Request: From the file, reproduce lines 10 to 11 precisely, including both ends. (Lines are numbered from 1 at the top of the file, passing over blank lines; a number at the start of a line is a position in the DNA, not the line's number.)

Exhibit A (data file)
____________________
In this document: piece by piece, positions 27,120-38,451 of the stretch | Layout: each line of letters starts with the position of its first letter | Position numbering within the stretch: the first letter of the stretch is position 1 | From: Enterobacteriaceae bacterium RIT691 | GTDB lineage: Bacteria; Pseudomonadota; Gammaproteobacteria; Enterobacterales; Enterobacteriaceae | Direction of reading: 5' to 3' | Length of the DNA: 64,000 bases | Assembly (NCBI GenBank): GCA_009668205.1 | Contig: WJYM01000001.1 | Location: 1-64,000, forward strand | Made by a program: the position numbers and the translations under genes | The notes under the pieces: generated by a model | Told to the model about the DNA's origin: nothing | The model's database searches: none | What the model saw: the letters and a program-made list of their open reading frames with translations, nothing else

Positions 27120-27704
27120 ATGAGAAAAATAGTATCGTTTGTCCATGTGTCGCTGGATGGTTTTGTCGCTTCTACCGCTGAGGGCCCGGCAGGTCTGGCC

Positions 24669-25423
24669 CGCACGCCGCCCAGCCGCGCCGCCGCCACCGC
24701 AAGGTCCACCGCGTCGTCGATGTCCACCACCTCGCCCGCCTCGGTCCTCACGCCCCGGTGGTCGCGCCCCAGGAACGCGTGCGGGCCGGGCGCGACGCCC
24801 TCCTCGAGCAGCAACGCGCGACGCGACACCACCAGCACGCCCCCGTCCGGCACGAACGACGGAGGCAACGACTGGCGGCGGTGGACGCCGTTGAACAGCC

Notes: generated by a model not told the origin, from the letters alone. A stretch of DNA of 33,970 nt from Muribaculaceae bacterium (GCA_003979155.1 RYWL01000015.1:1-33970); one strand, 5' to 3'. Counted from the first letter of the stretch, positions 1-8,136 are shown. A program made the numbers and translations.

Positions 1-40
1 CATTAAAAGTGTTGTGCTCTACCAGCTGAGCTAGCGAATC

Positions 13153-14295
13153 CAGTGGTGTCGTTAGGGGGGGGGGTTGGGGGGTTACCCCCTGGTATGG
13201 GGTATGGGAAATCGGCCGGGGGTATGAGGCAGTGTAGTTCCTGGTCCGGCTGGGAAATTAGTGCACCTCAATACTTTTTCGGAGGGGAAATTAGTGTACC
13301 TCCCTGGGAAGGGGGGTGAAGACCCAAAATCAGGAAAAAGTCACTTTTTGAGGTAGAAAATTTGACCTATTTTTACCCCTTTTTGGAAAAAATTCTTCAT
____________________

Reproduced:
1 CATTAAAAGTGTTGTGCTCTACCAGCTGAGCTAGCGAATC

Positions 13153-14295